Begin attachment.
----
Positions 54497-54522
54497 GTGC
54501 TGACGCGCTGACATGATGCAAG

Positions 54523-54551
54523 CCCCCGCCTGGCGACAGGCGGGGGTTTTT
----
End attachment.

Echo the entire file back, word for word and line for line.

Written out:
Positions 54497-54522
54497 GTGC
54501 TGACGCGCTGACATGATGCAAG

Positions 54523-54551
54523 CCCCCGCCTGGCGACAGGCGGGGGTTTTT